## ‘Explore-Before-Explain’

Patrick Brown is the executive director of STEM and CTE for the Fort Zumwalt school district,in Missouri, an experienced educator, and a noted author :

The current COVID-19 pandemic is a sobering reminder that we are educating today’s students for a world that is increasingly complex and unpredictable. The sequence that we use in mathematics education can be pivotal in developing students’ understanding and ability to apply ideas to their lives.

An explore-before-explain mindset to mathematics teaching means situating learning in real-life situations and problems and using those circumstances as a context for learning. Explore-before-explain teaching is all about creating conceptual coherence for learners and students’ experiences must occur before explanations and practice-type activities.

Distance learning reaffirmed these ideas when I was faced with the challenge of teaching area and perimeter for the first-time to a 3 rd grade learner. I quickly realized that rather than viewing area and perimeter as topics to be explained and then practiced, situating learning in problem-solving scenarios and using household items as manipulatives can illustrate ideas and derive the mathematical formulas and relationships.

Using Lego bricks, we quickly transformed equations and word problems into problem-solving situations that could be built. Student Lego constructions were used as evidence for comparing and contrasting physically how area and perimeter are similar and different as well as mathematical ways to calculate these concepts (e.g., students quickly learned by using Legos that perimeter is the distance around a shape while area is the total shape of an object). Thus, situating learning and having students use data as evidence for mathematical understanding have been critical for motivating and engaging students in distance learning environments.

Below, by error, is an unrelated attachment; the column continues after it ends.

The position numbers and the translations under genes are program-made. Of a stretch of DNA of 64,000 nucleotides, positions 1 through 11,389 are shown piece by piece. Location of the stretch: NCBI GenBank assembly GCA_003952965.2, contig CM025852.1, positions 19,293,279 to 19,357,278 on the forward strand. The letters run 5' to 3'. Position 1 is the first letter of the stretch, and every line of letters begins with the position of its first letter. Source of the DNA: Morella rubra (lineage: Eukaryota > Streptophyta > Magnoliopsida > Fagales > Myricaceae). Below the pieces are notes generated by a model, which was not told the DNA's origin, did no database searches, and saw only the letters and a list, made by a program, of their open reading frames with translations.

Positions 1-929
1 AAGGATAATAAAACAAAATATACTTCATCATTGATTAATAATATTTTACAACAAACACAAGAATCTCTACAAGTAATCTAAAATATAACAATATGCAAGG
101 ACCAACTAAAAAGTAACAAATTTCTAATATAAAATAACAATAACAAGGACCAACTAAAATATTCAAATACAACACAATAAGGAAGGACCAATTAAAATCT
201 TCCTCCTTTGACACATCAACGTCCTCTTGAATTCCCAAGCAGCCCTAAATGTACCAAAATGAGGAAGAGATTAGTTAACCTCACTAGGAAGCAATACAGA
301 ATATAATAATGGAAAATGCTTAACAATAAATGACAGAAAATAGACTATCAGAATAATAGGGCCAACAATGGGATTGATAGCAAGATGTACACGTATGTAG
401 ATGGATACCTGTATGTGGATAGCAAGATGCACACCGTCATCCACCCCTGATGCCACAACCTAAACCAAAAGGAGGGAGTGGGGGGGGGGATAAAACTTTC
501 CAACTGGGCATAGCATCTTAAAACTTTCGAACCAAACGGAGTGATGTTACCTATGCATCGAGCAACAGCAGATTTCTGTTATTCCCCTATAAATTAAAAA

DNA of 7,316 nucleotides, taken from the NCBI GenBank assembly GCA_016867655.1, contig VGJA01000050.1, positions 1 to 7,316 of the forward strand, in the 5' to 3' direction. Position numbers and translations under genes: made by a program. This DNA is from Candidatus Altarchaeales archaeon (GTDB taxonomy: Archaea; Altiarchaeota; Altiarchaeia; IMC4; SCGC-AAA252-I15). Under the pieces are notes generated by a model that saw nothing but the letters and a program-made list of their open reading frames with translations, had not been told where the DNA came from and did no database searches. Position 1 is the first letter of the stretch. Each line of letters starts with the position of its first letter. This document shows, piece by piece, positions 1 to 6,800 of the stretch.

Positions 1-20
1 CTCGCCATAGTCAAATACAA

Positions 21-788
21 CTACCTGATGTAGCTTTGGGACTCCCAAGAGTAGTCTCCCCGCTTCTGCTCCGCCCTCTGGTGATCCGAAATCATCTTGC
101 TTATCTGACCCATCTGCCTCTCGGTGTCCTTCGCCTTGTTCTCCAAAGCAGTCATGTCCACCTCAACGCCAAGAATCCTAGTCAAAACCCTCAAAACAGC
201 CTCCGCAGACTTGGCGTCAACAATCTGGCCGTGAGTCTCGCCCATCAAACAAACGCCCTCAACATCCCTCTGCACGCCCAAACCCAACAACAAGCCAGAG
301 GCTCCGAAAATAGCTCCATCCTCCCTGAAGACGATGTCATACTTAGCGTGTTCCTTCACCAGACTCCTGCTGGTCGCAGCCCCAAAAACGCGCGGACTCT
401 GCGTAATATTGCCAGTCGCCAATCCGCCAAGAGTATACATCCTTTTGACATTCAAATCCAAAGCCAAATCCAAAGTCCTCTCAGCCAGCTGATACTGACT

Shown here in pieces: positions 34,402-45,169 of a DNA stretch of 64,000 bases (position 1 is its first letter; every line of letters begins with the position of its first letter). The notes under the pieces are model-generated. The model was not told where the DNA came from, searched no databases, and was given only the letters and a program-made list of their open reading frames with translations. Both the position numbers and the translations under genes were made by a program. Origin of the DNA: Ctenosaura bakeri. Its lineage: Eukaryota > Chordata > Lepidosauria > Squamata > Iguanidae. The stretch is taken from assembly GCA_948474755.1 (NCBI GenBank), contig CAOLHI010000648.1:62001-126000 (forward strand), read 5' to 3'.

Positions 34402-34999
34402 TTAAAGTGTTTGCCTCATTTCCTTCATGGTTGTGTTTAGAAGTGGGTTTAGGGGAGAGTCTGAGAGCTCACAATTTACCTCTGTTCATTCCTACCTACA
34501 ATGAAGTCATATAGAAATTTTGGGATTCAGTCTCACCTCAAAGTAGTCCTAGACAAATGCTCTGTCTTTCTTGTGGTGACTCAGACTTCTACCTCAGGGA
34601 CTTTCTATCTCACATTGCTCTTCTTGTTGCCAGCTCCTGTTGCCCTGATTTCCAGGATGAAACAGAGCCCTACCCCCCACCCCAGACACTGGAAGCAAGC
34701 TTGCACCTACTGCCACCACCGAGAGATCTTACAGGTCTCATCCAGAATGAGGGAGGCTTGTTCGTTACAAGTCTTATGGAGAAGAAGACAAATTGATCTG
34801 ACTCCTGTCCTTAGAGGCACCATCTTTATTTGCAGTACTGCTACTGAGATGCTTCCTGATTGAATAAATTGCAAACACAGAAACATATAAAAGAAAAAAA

Using an explore-before-explain sequence of mathematics instruction helps transform traditional mathematics lessons into activities that promote the development of deeper conceptual understanding and transfer learning.

## A ‘Whiteboard Wall’

Andrea Clark is a grade 5-7 math and language arts teacher in Austin, Texas. She has a master’s in STEM education and has been teaching for over 10 years:

If you want to increase motivation, persistence, and participation in your math classroom, I recommend a whiteboard wall. Or some reusable dry erase flipcharts to hang on the wall. Or some dry erase paint. Anything to get your students standing up and working on math together on a nonpermanent surface.